Stapleton shares memories of King

Before NBA Hall of Fame forward Bernard King lit up the bright stage of Madison Square Garden as a New York Knick, he took the Southeastern Conference by storm as a member of the University of Tennessee Volunteers.

It was there that Salem High School standout Mike Stapleton-a freshman during King’s final season in 1976-77-got to know the superstar before the rest of the country.

“I could tell right away how good he was going to be in the pros,” Stapleton said. “There was nobody else in the country like him, I think he scored 42 points in his first-ever college game. He was 6-foot-7, had a very quick shooting stroke and could explode to the rim. He was unbelievable to watch.”

A recent ESPN documentary focused on King’s college career and showed that his time in Knoxville was far from the charmed life that one might expect for a basketball phenom.

One of the more powerful scenes of the film showed King opening up for the first time about the racism he faced in Knoxville during his career, including an incident where he was struck in the head with the butt of a policeman’s gun.

Stapleton witnessed firsthand the daily struggles King and his other black teammates had in dealing with a white southern society.

“Racism was very prevalent down there,” Stapleton said. “It’s something he and the other black players had to deal with both home and away. I give Bernard a lot of credit. A lot of guys would’ve said ‘Screw this, I’m going someplace where I’m wanted.’ But he stuck it out. I don’t think I would’ve been able to handle it as well as he did.”

There were also numerous other off-court issues involving King. A natural introvert who grew up surrounded by poverty and in a neglectful household, King did not revel in the spotlight and increasingly turned to alcohol as a means of escaping pressure and dealing with pain. There were multiple arrests on substance abuse charges. Stapleton said King largely kept his troubles hidden and most teammates did not know the full extent of his drinking.

“Until the ESPN program came out, nobody really knew how bad it had gotten,” Stapleton said. “People kind of knew he drank by himself, but nobody knew how serious it was. He was very quiet about it and never let it affect his play on the court.”

When it came time for basketball however, there was never a doubt where King’s focus lay. With the Knicks he became famous for his channeled intensity. His legendary “game face” was as fearsome a look as there ever has been in pro basketball. During practices, Stapleton saw that burning desire up close.

“Whatever trouble Bernard may have been having off the court, he was all business when he stepped on the floor,” Stapleton said. “Some guys took plays off here and there, but I never saw him do it. He was out there to prove he was the best there was. The court was his domain and he made it clear he intended to rule.”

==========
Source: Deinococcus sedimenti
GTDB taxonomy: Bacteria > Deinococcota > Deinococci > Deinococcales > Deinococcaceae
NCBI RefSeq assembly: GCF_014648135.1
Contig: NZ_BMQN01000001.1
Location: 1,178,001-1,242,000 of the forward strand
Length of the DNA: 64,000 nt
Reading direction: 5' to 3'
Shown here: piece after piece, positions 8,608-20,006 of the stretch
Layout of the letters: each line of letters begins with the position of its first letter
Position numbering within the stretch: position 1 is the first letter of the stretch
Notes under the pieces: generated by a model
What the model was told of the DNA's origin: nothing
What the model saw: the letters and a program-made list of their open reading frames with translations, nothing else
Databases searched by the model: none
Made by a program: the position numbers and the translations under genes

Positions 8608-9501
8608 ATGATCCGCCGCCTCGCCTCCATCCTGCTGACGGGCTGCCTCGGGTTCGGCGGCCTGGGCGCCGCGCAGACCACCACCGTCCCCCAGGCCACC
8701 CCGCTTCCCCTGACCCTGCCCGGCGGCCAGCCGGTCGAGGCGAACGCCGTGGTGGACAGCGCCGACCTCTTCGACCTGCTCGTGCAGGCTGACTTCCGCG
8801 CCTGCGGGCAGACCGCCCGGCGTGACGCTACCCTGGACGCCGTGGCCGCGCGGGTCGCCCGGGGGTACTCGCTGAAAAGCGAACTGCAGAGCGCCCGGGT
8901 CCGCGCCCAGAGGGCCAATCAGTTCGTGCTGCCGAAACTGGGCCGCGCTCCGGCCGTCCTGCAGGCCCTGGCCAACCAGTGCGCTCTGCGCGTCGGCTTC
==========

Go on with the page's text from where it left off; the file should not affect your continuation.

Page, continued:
During team scrimmages, Stapleton was often assigned to guard King, who wound up praising him on his defensive tenacity.

“Believe it or not, I held my own as well as I could,” Stapleton said. “He later told me I did as good a job as anyone of guarding him.”

One of Stapleton’s favorite memories of that freshman season was during Thanksgiving. His family drove from Salem in their camper to celebrate the holiday with Mike in the parking lot of the athletic dorm. King was the only other player who did not go home and Stapleton invited him down to have dinner with his family.

“It was a very nice time,” Stapleton said. “We had a big turkey cooked and were all there in the parking lot squeezed inside the camper. For all of his problems, Bernard was a very nice guy and a terrific teammate.”

During his third season in the NBA, King began to face down his alcoholism and set about turning his life around. He found his way back home to the Knicks in the mid-80s where he became one of the premier scorers in the game for two-and-a-half seasons and one of the most beloved players in New York history.

In 1984, King finished second in the MVP voting to Larry Bird and became the first player in 20 years to score 50 points in back-to-back games. He nearly led New York to an upset over Bird and the Boston Celtics in the playoffs.

A torn ACL the following spring ruined the rest of his prime, but King was elected to the Hall of Fame in 2013. He currently owns his own energy business.

Stapleton followed King’s career and couldn’t have been more happy for his former teammate.

“He was in a position for a while where his life could have gone either way,” Stapleton said. “A lot of guys with substance abuse problems saw their lives careen out of control and never recover, but he made it. He really was a great teammate and is very deserving of his Hall of Fame honor.”